Key Differences

Overall, the key difference between the two is the scope of what they consider the “system”. With LSS, the system is usually a single process within the overall value chain, whereas Operational Excellence is not possible without looking at the entire organization as a system. LSS can work very well in the right conditions, but often it runs into two critical limitations.

LSS Limitation #1: Problems Outside the “System”

A LSS program can result in a world-class set of Standard Work Processes, but if any of the systems for hiring the right staff, for documenting the standards, for training or for rewarding workers for following the process are broken, the standards will not lead to sustainable improved performance.

LSS Limitation #2: Inadvertent Negative Impacts

Any process within the business can have an indirect impact on seemingly unrelated processes. What can seem like waste within that process may be enabling agility or efficiency elsewhere. This is a natural limitation of bottom-up approaches like LSS, and even temporary improvements may lead to negative long-term impacts to the overall system.

Operational Excellence requires a different approach – one that starts with the overall strategy and vision for the organization and ensures alignment across all decisions on how to meet that vision and execute the strategy. This includes aligning how the organization identifies, assesses and prioritizes risks, whether the risk is to product quality and customer value, to the overall growth targets of the business, to the health and safety of employees and stakeholders, to the environment, or to anything else that the organization values.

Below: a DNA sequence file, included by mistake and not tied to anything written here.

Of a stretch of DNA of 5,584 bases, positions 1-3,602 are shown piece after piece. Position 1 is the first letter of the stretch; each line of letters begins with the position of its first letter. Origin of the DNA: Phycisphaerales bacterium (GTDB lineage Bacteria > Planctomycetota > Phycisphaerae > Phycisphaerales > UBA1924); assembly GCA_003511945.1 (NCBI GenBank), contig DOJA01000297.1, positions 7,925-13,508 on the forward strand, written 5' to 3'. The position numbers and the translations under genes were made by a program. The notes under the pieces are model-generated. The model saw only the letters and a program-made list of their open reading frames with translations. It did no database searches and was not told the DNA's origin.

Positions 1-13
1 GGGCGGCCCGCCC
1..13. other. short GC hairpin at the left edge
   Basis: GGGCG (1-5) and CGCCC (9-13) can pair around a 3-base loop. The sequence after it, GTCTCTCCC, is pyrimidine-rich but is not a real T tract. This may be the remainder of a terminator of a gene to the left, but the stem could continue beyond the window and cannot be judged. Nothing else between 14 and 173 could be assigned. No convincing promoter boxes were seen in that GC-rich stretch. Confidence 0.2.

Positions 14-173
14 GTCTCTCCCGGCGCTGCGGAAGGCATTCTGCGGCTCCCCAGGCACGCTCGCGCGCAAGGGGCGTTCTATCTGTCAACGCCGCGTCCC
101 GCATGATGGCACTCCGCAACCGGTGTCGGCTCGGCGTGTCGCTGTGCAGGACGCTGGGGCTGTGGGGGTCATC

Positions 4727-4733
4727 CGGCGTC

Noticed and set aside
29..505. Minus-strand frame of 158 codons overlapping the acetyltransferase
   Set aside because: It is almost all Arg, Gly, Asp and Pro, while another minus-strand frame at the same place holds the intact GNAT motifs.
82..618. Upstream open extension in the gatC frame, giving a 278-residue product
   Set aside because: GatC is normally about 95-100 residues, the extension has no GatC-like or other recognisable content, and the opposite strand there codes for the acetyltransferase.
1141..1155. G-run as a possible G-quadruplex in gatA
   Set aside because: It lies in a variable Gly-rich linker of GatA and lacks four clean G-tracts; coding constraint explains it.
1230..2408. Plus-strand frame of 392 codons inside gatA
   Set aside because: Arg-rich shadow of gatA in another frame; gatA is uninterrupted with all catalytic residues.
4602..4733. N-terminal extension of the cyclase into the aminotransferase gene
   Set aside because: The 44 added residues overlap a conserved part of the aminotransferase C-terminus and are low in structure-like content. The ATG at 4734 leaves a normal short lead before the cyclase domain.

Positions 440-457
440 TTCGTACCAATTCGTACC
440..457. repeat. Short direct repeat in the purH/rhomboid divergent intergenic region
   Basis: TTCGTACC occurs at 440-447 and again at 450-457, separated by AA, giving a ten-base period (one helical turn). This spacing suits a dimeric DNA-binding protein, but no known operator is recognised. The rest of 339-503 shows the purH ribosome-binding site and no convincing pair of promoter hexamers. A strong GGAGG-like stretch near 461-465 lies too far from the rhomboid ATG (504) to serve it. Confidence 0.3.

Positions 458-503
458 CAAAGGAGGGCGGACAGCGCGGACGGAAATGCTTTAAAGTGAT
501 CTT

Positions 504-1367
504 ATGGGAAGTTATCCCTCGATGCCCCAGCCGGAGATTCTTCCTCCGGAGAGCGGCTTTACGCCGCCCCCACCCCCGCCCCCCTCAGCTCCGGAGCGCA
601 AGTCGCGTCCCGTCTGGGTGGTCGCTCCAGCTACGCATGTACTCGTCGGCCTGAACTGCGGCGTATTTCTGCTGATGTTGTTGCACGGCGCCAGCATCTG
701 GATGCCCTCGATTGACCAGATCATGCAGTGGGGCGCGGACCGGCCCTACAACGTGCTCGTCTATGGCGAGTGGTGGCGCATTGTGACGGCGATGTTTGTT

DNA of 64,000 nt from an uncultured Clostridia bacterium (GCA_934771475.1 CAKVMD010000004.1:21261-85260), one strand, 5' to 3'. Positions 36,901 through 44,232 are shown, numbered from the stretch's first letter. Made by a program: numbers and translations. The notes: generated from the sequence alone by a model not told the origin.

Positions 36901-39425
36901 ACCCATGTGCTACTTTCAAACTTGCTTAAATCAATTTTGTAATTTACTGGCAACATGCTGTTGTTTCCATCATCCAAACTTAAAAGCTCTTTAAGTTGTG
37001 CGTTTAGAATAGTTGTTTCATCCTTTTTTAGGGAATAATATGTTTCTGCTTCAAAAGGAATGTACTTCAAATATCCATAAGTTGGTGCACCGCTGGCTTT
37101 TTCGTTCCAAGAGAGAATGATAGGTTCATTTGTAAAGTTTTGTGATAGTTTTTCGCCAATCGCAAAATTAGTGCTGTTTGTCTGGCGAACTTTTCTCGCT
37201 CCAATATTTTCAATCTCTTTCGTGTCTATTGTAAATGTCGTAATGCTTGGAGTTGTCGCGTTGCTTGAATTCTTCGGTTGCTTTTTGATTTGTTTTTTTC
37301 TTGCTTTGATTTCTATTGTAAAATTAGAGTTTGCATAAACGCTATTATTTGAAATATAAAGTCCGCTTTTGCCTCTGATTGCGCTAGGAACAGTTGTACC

Lean Six Sigma and Operational Excellence are not the same thing, but they are also not incompatible. LSS has been proven to be successful in many applications, but it has several limitations absent something to align the broader organization. Operational Excellence can deliver tremendous sustained value by creating greater alignment across the organization, but it still relies on the proper application of tools like LSS to unlock value where needed. When LSS becomes a part of the overall journey toward Operational Excellence, the value of both programs is amplified.

Lean Six SigmaOperational Excellence
Bottom-up: Focused on individual processesOverall ApproachTop-down: Focused on the overall business
Enhance customer valueObjectivesConsistent and reliable execution of the strategy in alignment
with the mission and vision
Cost, Lead-time, QualitySuccess MeasuresRevenue, profitability, growth, safety,
environmental performance, employee retention
– Well-known processes
– Wide Variety of tools available
– Faster ROI
Benefits– Transformative results impacting whole business
– Holistic view of the business
– Long-term results
– Quickly addressing problematic processes in targeted ways
– Industries with low volatility
– Companies with very similar, low variability processes
Best For– Driving sustained transformation over long-term
– High volatile industries
– Companies with differentiated businesses and needs